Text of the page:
TAMPA —For two years, the head of the Lacoochee Post Office in northeast Pasco County was embezzling money from her cash drawer.
When she was caught, Wendy D. Williamson first tried to blame her daughter, according to a plea agreement signed by Williamson and filed in U.S. District Court in Tampa.
Williamson, 49, of Dade City, has agreed to plead guilty to a charge of theft of government property, which carries up to 10 years in federal prison, according to her plea agreement..
Williamson worked at the post office from July 2006 to Dec. 4, 2013. Beginning Oct. 1, 2011, Williamson began stealing from the post office, taking more than $6,900.
She then lied on government forms, stating she had fully deposited each day’s entire receipts.
“We are always disappointed when employees don’t maintain the integrity and dedication exhibited by the majority of Postal Service employees,” said Enola Rice, spokeswoman for the postal service, who said Williamson’s title was postmaster relief at the Lacoochee Post Office.
When confronted by investigators in April, Williamson said she had allowed her daughter inside the post office, and her daughter took money from the cash drawer. Agents then interviewed her daughter, who denied taking money and said she had seen her mother stealing.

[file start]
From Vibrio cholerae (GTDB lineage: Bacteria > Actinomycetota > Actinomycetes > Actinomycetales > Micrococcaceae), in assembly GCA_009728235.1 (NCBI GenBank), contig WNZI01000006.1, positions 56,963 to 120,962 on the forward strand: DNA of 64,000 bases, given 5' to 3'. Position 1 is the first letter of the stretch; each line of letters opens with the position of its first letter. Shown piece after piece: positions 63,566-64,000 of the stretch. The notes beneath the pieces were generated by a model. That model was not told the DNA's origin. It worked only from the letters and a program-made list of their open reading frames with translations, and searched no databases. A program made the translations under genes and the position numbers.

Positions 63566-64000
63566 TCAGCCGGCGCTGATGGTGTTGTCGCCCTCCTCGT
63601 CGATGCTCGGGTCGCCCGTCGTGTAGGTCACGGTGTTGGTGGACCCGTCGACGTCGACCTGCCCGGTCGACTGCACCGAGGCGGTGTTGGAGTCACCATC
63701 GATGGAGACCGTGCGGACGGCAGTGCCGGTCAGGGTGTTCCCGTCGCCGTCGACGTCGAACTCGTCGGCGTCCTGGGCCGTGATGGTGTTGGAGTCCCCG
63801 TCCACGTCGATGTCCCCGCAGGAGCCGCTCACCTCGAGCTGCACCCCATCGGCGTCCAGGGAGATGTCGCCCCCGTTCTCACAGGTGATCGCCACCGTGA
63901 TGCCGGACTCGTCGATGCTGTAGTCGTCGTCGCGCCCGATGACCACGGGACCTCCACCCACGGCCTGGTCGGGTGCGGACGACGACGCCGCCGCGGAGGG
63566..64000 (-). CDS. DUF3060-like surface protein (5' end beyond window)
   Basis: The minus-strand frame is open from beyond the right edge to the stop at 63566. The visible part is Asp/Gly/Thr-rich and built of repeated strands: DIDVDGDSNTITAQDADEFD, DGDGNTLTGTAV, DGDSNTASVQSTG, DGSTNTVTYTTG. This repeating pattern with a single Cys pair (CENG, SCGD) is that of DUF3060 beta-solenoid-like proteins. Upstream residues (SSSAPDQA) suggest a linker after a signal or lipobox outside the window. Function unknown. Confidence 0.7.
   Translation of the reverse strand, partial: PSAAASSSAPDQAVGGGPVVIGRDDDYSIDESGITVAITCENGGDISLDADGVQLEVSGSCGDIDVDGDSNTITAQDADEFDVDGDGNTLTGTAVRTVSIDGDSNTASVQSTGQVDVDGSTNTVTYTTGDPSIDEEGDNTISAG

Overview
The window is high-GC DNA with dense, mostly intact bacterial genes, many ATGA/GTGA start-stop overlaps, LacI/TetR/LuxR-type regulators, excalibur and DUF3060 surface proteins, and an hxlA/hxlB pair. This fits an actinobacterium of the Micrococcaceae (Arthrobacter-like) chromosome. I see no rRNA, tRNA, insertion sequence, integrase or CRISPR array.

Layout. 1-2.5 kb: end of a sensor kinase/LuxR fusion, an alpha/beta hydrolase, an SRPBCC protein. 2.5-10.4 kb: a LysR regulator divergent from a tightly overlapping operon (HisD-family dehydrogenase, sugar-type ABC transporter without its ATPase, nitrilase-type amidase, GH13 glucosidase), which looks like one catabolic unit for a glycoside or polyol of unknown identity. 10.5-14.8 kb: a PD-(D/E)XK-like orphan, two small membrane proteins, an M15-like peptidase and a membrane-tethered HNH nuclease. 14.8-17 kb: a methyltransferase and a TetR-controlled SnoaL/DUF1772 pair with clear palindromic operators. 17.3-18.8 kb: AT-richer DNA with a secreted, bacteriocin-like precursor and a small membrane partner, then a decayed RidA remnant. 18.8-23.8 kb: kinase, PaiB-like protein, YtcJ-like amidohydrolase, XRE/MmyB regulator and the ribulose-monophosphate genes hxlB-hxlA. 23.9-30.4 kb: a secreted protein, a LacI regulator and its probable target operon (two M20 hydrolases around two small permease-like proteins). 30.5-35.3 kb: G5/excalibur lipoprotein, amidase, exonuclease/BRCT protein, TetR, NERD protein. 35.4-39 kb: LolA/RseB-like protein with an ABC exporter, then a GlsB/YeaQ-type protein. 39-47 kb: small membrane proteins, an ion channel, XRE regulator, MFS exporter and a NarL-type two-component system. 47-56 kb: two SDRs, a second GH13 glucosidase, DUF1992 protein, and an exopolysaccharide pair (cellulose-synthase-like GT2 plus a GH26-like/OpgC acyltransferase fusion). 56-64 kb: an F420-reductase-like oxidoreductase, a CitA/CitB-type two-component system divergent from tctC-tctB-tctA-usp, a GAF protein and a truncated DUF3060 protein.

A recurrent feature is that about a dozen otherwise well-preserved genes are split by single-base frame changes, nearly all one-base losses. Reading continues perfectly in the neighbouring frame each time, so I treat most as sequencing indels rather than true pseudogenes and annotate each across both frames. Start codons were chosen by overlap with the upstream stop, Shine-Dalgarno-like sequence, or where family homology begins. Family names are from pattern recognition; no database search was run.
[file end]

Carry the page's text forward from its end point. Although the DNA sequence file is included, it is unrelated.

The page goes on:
Agents interviewed Williamson again, and she admitted her previous statements were inaccurate and that she has stolen the money, according to the plea agreement. Williamson said she had returned some of the money, but had been unable to make up for the total theft.
Williamson is scheduled to enter her guilty plea July 7.
Earlier this month, another postal employee pleaded guilty to stealing tax refund checks from the mail.
Luis Angel Gonzalez, 48, of Land O’ Lakes, worked as a mechanic at the Tampa Processing and Distribution Center on Bessie Coleman Boulevard, according to his plea agreement, which says he “was involved” with someone who committed stolen identity refund fraud.
In that fraud, thieves use stolen personal information, such as Social Security numbers and birth dates, to file bogus tax returns to trick the federal government into sending them fraudulent refunds.
Gonzalez stole refund checks from mail trays, including some from a collection that had been set aside for investigation by postal inspectors. Postal inspectors in Tampa have prevented hundreds of thousands of dollars in fraudulent refund checks from reaching criminals.